The BEST advert for live theatre, pantomime and the North East
The annual tradition of Pantomime was sadly missing last year so we've been 2 years without our fix, but if it's possible to turn the dial up to 12 on madcap humour, double the feel good factor and raise to the power 2 the fun and enjoyment then the Theatre Royal have managed it with aplomb.
This year's offering, Snow White and the Seven Dwarves from Crossroads Pantomimes and written, produced and directed by Michael Harrison should go down in history as possibly one of the greatest pantomimes of all times - packed to the gills with laughs (on all levels) stunning costumes, amazing singing and oodles of chaos, everyone was left in tears of joy, be they 4 or 84.
The stalwart characters of Snow White (Kirsty Ingram), Prince William (Wayne Smith), evil Queen Dragonella (Chris Hayward) and dame Nelly Nightnurse (Steve Arnott) are the perfect foundation upon which to build the panto - they are the dreamers of dreams and the tellers of tales and it is through them, ably assisted by the Magnificent Seven (Josh Bennet, Simeon Dyer, Scott English, Jamie John, Blake Isle, Andrew Martin and Fergus Rattigan) that the good versus evil fairy tale is delivered.
Adding in an extra depth is the Man in the Mirror (Joe McElderry) and the Spirit of Pantomime (Carole Stennett). Carole lifts the usual 'Fairy Godmother' type role embracing the whole of Panto Land and serving some timely comfort that what we have missed over the past 18 months is now back again. I will admit, this is my first time seeing Joe live and I was blown away by his amazing voice and stage presence - so at ease within the role, very happy to be the target of some jokes and able to go toe to toe with the evil Queen.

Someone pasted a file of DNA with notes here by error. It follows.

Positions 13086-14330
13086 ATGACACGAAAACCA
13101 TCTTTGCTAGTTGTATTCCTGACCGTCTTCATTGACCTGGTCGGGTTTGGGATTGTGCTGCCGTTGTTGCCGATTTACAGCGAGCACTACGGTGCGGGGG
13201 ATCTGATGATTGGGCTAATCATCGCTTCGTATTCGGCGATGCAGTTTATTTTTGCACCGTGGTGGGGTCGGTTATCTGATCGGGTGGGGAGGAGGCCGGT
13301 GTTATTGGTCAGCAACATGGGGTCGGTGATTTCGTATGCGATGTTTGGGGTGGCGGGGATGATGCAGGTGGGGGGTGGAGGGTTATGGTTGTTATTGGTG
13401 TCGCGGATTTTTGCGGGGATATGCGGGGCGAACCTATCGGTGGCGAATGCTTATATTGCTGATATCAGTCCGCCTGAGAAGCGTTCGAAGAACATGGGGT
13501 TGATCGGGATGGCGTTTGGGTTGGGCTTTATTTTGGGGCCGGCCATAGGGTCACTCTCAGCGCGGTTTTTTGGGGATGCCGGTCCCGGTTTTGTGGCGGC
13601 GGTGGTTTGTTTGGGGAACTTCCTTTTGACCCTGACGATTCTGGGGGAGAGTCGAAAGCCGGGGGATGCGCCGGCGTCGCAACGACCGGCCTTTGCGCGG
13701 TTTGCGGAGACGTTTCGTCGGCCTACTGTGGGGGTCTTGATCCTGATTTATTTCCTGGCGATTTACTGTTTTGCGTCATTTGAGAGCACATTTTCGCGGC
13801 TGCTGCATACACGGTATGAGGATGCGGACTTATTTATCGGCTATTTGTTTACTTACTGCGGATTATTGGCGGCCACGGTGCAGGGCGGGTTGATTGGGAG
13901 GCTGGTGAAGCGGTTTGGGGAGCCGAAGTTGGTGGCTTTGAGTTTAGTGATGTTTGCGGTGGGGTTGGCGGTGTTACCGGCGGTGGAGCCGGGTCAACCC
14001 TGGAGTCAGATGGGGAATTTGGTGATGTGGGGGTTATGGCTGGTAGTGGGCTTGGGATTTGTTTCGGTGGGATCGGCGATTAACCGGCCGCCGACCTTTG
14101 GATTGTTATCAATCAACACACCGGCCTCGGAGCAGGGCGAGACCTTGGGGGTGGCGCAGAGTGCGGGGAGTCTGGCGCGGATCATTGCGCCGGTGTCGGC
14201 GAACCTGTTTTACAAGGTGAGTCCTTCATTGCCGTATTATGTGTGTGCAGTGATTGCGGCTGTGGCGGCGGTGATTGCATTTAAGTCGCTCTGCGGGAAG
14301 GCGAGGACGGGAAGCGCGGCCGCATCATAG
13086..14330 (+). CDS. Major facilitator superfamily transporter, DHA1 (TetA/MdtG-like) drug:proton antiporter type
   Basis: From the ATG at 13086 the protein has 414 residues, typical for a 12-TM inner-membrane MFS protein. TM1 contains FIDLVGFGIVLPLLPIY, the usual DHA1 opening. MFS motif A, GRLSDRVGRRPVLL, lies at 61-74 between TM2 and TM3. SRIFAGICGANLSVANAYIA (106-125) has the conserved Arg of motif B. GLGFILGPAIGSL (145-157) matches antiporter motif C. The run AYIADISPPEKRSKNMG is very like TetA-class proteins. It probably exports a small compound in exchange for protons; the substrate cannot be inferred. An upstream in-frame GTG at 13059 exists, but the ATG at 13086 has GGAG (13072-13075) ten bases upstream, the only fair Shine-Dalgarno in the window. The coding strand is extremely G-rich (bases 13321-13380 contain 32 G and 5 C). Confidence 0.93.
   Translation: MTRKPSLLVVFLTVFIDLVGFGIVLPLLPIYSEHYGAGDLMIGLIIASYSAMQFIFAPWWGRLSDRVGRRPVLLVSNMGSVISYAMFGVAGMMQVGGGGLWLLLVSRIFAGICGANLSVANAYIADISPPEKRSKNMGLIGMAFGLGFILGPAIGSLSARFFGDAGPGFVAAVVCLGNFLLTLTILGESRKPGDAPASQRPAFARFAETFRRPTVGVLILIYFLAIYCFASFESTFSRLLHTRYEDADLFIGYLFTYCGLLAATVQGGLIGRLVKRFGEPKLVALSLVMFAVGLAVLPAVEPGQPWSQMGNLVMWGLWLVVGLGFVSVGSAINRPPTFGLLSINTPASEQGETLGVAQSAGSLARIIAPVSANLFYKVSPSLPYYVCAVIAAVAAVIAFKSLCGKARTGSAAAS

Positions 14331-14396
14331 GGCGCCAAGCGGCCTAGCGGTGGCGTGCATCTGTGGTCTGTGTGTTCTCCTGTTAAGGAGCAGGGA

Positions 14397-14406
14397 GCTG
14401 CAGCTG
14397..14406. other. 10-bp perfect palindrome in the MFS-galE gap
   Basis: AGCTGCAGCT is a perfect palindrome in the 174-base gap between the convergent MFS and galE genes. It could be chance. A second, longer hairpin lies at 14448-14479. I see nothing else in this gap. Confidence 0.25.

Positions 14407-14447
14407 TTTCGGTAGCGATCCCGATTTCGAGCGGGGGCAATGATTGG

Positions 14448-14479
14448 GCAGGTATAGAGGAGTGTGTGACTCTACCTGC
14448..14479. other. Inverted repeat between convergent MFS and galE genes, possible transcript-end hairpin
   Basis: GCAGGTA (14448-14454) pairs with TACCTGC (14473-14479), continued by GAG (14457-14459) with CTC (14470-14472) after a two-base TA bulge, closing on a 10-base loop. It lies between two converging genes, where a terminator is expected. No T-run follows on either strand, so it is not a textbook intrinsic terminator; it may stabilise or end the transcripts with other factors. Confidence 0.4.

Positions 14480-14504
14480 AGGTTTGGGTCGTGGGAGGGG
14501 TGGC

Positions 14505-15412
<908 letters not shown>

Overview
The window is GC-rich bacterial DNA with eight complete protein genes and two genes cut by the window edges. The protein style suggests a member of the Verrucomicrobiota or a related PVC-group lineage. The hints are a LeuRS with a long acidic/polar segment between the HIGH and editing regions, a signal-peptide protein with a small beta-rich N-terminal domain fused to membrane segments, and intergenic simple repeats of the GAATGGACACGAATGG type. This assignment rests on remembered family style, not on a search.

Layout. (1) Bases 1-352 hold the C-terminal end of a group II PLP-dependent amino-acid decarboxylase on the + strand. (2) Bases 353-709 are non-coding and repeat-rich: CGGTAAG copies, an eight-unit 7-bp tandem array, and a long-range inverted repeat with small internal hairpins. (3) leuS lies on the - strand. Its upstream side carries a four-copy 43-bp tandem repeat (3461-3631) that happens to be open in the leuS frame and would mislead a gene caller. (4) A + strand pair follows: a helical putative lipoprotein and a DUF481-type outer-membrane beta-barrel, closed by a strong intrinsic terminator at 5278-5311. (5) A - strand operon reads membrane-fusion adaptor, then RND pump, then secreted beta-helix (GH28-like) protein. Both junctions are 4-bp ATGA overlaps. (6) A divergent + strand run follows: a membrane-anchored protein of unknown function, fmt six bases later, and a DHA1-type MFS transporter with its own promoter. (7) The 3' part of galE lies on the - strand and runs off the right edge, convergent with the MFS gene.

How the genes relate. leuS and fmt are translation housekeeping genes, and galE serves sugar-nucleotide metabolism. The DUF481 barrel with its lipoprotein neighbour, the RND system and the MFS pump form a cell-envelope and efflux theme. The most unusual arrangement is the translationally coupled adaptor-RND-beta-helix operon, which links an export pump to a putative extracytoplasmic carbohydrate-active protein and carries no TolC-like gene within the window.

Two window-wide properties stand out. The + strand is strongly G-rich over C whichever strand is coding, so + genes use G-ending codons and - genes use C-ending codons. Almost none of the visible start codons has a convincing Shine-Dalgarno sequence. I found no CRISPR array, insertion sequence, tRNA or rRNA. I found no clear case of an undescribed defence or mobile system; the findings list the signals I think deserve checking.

Of course, anyone who has been to a Theatre Royal panto over the past 16 years will know that the USP - the Unique Silliness Parts come from Danny Adams (Danny the Court Jester) and Clive Webb (Oddjob) - these 2 are panto perfection pas compare, undoubtedly the best in the country for madcap anarchy and rib-aching routines. Clive, an accomplished magician, writer and the brains behind the duo is the straight guy to Danny's Tasmanian Devil.
Danny, a cross between Lee Evans and Norman Wisdom, gets better every year which is saying something because he was brilliant when I 1st saw him 11 years ago - his timing, physical comedy, non-stop goofing and hilarious voices suggest an out of control performer but this couldn't be any farther from the truth - the dedication and devotion to his craft make him unparalleled in modern day comedy theatre. Whilst he shoots out jokes and quips in a seemingly random fashion he knows exactly where he wants them to land - daft and silly are pitched straight to the kids, risque and very near the knuckle go over their heads and smack into the adults, leaving many in tears of laughter while nervously glancing at their young guests and hoping they aren't asked to explain why it is so funny.
The 3rd wheel to the zany gang is Mick Potts, cruelly playing The Idiot - Mick is as much a part of the madness and ensures that both Danny & Clive have an extra stooge off which to bounce.
Packed with pyrotechnics, amazing lighting and some truly brilliant flying sequences (for which I will offer no spoilers) the whole production is a triumph and one everyone should feel mighty proud of.
If you can only choose one pantomime this season then I suggest, nay insist, this should be it - oh yes I do !